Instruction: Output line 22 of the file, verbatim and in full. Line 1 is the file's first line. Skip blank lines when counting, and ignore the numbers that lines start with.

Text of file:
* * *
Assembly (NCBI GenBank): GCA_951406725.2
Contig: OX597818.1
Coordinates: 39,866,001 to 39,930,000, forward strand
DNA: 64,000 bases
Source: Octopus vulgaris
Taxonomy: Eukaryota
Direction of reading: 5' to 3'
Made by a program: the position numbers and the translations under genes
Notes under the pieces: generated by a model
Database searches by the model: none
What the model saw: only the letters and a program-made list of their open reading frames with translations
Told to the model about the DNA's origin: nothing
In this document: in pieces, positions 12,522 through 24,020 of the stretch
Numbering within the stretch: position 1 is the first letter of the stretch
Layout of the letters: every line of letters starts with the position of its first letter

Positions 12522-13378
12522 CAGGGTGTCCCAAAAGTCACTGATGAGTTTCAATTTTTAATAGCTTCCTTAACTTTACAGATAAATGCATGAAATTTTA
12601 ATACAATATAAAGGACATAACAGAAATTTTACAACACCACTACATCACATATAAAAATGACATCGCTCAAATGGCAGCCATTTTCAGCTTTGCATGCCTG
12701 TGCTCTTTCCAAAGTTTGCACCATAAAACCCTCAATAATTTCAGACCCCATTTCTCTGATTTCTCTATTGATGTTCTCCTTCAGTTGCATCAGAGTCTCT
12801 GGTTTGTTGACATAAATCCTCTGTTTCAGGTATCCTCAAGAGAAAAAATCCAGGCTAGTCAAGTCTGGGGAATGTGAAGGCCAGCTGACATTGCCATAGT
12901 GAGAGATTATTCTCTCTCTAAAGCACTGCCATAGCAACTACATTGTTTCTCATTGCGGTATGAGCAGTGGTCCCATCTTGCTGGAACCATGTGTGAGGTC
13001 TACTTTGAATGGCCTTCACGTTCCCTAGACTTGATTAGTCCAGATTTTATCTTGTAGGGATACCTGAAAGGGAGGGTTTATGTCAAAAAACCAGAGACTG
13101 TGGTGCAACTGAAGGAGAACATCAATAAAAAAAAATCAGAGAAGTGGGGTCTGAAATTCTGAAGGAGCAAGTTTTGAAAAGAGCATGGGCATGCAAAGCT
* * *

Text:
13001 TACTTTGAATGGCCTTCACGTTCCCTAGACTTGATTAGTCCAGATTTTATCTTGTAGGGATACCTGAAAGGGAGGGTTTATGTCAAAAAACCAGAGACTG